When necessary, hospitalization can be an important step toward healing for those who could benefit from seeing a psychiatrist. Both the Campus Police and the Triton CORE teams are trained to file a 5150 hold—an application for an individual to be considered for hospitalization for up to 72 hours. The Triton CORE team is also being equipped with a custom-designed van so that clinicians can accompany students to the emergency room as they await to be admitted. When the team is already deployed or if an emergency happens outside of their operational hours, students can also be transported by campus police.
Creating a culture of care
Decelerating a crisis is just the first step toward finding balance again for students who may be experiencing a range of challenges. The Triton CORE program is one resource in a broad network that includes Student Affairs Case Management. Students can meet with a case manager to navigate multifaceted issues ranging from food and housing insecurity to financial troubles.
“Our goal is to create a culture of care so that students know they can come to us for support if needed,” explained Andrew Hua, director of Student Affairs Case Management. “Our case managers provide non-clinical care to help students navigate resources effectively, which has been especially important as students return to in-person learning at the university after the pandemic.”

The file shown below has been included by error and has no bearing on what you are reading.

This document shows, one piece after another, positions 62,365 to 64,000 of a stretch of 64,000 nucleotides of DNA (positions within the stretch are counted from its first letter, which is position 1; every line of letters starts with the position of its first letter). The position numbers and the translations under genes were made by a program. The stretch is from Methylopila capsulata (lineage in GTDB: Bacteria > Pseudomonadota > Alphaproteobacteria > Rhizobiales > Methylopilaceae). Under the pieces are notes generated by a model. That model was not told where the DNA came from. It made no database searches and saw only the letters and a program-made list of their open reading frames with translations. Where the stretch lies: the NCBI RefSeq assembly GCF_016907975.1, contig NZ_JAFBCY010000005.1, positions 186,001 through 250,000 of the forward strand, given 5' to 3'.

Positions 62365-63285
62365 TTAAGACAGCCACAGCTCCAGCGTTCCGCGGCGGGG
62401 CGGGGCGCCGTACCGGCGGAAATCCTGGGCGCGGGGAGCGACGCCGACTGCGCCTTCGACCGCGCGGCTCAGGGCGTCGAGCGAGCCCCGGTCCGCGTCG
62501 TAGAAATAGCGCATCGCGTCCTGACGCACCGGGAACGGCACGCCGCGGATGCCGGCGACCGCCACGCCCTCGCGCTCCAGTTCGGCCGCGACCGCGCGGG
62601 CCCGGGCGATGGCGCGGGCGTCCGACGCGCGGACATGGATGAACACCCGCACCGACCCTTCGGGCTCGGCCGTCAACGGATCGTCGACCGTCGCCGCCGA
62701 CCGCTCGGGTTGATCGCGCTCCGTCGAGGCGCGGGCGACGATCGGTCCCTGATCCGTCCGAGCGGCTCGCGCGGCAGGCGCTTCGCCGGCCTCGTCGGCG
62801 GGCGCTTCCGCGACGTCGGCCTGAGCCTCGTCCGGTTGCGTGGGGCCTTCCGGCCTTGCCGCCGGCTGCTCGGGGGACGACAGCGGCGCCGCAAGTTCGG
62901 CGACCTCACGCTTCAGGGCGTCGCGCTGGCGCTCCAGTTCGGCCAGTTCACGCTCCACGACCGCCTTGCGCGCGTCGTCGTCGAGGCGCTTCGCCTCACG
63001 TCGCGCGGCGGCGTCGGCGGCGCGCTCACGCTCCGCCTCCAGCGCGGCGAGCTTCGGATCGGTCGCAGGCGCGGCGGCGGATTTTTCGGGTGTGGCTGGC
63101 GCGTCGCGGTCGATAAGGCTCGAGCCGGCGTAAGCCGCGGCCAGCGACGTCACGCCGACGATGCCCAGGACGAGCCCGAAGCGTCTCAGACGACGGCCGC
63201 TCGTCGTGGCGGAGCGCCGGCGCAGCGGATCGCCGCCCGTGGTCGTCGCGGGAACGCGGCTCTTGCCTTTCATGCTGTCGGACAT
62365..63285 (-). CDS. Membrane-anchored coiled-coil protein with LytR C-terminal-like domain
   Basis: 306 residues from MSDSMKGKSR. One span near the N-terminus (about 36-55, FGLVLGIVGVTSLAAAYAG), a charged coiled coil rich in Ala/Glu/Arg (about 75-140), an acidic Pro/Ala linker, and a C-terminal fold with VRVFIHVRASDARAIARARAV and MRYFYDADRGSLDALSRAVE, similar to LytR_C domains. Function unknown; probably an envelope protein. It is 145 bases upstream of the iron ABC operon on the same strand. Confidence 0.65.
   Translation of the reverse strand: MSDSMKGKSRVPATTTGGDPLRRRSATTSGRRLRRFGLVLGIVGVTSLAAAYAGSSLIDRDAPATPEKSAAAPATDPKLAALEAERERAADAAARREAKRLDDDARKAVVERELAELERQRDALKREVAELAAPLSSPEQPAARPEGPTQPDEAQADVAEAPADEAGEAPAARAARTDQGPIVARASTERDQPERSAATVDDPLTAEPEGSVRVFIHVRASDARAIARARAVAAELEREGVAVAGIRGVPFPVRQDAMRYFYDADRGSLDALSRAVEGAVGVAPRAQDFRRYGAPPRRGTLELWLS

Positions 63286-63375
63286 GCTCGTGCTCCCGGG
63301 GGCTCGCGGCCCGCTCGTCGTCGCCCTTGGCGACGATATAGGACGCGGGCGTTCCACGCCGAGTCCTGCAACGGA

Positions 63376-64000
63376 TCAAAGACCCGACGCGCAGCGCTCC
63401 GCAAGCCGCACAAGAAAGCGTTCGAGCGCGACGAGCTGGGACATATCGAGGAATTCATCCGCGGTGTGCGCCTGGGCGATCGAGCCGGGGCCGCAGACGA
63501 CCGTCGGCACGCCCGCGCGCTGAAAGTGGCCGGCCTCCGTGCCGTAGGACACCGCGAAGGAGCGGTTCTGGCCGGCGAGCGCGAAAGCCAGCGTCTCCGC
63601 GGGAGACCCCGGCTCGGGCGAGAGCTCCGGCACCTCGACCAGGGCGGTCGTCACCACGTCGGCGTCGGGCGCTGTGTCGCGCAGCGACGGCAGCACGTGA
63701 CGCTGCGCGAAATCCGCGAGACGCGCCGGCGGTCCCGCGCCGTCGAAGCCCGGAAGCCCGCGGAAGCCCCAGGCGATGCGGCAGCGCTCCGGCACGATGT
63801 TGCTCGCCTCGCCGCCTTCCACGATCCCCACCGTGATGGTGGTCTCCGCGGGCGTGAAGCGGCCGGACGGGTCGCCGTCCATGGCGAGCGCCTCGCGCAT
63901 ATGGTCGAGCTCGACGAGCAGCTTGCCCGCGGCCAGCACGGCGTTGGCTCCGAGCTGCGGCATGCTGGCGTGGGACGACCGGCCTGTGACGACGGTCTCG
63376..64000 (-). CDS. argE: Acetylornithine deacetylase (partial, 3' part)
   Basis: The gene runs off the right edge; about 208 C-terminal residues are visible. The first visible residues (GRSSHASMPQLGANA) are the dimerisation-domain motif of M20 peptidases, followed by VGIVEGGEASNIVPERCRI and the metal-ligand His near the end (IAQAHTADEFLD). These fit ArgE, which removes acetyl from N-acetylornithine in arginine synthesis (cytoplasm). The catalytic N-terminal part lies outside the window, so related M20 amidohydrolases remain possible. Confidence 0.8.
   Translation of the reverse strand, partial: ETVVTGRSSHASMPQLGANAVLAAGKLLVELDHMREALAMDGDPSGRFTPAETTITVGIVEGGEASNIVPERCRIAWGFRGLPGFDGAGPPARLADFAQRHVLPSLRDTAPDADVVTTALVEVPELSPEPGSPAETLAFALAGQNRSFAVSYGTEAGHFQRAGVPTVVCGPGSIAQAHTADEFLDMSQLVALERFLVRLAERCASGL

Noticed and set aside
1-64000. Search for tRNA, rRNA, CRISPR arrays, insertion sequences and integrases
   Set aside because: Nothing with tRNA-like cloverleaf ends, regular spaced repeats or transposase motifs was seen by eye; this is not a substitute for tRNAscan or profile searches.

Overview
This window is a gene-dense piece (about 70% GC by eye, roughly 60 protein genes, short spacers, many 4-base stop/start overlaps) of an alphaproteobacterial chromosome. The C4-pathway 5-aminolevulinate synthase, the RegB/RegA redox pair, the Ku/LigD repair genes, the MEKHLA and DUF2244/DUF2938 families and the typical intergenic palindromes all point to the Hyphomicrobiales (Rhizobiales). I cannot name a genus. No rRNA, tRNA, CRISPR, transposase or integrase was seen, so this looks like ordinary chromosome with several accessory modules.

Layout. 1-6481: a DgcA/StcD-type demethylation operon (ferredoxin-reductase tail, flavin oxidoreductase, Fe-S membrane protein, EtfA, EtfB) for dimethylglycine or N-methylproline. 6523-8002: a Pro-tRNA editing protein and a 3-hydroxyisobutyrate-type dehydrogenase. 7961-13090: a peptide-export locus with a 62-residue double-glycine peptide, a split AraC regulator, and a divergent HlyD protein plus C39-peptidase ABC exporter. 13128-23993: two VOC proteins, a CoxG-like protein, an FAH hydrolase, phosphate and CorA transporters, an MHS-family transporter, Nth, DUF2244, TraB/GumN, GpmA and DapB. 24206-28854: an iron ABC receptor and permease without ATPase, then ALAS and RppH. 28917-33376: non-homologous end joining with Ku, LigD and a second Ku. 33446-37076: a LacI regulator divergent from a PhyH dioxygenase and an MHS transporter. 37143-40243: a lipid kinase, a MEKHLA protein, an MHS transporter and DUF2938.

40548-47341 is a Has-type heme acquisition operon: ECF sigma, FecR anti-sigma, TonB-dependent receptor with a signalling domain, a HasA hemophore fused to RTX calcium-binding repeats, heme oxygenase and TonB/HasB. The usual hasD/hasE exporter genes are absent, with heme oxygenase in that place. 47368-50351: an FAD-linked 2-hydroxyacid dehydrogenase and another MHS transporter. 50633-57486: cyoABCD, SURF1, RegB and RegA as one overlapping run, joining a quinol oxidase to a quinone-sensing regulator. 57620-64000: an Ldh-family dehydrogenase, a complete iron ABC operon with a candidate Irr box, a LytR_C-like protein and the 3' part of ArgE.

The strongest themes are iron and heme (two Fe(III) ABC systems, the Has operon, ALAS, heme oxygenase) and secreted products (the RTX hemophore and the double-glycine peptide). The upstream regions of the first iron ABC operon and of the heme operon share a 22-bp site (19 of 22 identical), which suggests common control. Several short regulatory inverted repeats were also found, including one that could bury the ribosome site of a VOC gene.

Students are also invited to explore ongoing programs and services offered by Counseling & Psychological Services, including one-on-one therapy, community forums, group therapy sessions and self-guided mindfulness apps. These resources can help students build resilience and develop strong coping skills that can be tapped into if future challenges arise.
“I want there to be a sense of ownership,” said Metoyer. “I want there to be accountability from our team around the work we are doing. I want students to feel like the Triton CORE program is a reflection of their needs. I’m always seeking out ways we can do better, because we can always do better.”